Judging by the enormous queues snaking around the block, shoppers in England are very excited about the reopening of thousands of non-essential shops after three months.
Some of the longest lines were seen outside Primark branches in Birmingham, Derby, Liverpool and Nottingham today. The budget fashion store is one of the few stores to have no e-commerce whatsoever, so its clothes can be bought in-store only.
A recent YouGov poll found 40% of people were comfortable to go back into such stores, with 41% saying it was the right time for shops to reopen, while 39% called it too soon.
The queues suggest there are plenty of people who are desperate to get back to the physical shopping experience, but what does this say about our attitude to bricks and mortar stores, when online shopping is so easy?
“As humans we are social animals,” explains psychologist Dr Maryhan Baker. “Lockdown has forced us all into homes with only our immediate families, with little, or no contact with others. Whilst there will be a natural allure of potentially grabbing an offer today, there will also be a huge need for a sense of normality and social connection.”
For many people, the reopening of shops will feel like a step towards what life was like before coronavirus – hence the need to be one of the first in the doors.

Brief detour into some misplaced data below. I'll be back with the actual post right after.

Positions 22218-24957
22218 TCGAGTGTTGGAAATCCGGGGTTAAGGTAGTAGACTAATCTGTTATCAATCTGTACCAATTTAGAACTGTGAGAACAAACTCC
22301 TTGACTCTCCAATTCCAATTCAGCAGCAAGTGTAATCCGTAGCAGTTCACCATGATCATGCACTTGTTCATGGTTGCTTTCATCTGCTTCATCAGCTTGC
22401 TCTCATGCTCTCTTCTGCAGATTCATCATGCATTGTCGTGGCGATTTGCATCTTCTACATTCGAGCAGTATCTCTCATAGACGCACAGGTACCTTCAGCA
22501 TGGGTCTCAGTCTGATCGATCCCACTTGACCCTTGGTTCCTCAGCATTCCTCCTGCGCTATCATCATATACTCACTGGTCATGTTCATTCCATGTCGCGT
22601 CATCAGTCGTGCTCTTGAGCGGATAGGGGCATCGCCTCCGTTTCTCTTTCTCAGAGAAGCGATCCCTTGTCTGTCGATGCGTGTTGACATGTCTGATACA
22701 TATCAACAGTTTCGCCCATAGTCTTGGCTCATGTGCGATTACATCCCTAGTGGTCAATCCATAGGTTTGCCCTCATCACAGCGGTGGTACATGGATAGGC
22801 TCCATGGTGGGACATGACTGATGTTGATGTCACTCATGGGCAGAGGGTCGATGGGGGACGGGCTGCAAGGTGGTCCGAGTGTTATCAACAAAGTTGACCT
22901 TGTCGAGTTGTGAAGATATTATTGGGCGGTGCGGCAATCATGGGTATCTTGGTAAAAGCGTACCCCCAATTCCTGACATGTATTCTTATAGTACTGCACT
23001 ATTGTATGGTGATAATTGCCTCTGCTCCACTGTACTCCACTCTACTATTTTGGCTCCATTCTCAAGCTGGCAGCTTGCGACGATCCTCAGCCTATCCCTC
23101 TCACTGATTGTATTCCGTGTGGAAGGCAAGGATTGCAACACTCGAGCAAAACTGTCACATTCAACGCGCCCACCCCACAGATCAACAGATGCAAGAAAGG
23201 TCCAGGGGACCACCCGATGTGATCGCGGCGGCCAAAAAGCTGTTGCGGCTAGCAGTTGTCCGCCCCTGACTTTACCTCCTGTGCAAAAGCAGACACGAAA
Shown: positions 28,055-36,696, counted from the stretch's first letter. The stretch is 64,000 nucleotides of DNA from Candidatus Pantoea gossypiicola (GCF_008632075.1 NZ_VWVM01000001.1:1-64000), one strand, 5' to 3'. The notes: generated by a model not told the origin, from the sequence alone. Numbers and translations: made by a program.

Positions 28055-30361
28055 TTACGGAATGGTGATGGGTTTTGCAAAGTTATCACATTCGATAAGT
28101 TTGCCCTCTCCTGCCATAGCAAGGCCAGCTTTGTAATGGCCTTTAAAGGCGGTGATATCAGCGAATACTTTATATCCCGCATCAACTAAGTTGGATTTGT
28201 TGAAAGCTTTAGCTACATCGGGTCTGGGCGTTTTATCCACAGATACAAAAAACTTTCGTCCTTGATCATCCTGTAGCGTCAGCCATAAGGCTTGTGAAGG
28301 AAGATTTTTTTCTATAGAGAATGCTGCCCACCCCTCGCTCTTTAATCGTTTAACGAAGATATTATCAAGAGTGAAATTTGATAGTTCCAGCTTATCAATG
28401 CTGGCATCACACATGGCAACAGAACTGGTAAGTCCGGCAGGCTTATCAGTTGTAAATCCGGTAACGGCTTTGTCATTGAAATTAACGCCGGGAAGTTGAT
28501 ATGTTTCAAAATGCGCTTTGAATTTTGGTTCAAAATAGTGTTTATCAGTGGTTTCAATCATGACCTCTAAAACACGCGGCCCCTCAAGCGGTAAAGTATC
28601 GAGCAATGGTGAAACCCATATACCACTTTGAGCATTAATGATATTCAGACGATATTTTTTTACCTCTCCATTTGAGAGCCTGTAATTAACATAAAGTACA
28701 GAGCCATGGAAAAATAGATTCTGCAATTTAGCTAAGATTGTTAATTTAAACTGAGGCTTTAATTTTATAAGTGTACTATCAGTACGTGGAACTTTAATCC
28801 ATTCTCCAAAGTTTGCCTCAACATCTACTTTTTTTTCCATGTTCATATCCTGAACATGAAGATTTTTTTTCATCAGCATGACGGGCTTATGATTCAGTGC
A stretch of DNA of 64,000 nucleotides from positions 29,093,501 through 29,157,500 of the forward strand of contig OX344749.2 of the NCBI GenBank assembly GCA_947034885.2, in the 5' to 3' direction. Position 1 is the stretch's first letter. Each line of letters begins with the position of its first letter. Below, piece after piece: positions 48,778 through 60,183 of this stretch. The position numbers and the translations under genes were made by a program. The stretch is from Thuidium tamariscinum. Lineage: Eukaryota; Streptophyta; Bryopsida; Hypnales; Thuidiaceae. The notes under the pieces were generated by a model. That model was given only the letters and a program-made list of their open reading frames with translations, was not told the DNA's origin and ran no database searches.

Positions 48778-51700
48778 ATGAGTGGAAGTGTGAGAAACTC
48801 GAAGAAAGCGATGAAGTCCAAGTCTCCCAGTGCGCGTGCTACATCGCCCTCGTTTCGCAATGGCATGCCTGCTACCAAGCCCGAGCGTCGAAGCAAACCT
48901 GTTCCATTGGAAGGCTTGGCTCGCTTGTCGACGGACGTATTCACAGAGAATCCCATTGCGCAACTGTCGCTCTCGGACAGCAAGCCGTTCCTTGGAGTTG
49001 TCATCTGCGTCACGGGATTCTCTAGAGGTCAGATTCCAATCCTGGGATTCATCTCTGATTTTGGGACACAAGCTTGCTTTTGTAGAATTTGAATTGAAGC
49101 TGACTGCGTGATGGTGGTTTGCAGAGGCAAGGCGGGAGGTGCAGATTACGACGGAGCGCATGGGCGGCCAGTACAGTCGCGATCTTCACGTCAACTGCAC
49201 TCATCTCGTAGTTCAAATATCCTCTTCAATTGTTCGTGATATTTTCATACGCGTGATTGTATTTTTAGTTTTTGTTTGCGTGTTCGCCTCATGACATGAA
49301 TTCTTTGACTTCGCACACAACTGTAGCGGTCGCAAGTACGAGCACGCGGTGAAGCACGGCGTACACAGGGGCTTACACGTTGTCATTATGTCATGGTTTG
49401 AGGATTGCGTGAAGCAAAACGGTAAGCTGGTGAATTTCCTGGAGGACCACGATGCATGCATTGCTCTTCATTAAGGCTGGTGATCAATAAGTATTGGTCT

The pandemic has caused an economic downturn which Baker says might explain shoppers turning to budget fashion brands, like Primark, for relief.
“Fast fashion is cheap and accessible to most people financially. In these difficult economic times we can all experience that psychological uplift in mood as we visualise ourselves wearing those new clothes, or sporting those new shoes, and how we perceive they will enhance our lives. They take us back to pre-Covid times when life was very different,” she says.
We haven’t been deprived of shopping altogether though, as many fast fashion brands are easily available to buy at the click of a button online. However, Baker says there’s a stark difference between online shopping and the real thing. “Online shopping is devoid of the retail experience which most shoppers value,” she explains.
“The ability to touch, feel, and try on products heightens senses as does browsing the store, often stumbling on items which you have seen someone else holding up or trying on.”
This isn’t the only reason why people waited for hours for Primark stores to open. Explaining the psychology behind the queues, Baker says: “Novelty and scarcity are two key factors which drive human behaviour around shopping. The allure of retail offers today would have triggered a fear of missing out, driving patterns of behaviour we often see when Apple release their new phone or Nike a new shoe.”
So it’s likely the queues will die down over the next few weeks as being able to go into a shop becomes less of a novelty.
For many people, the pandemic has caused a huge shift in how we think about and consume fashion. Some areas of the industry has taken a pause to consider its impact on the environment, and in turn many of us have been scrutinising the often relentless nature of our shopping habits.
While this potential behavioural shift might seem to be at odds with the queues outside Primark, Baker thinks these lines are “all about a desire for instant gratification”, but she ultimately feels there will be a more “lasting change” in people’s purchasing habits.
She says: “We will never lose the shopping experience, and the positive uplift that gives us; we will just seek more connection with the retailer we purchase from.”
Image: Jacob King/PA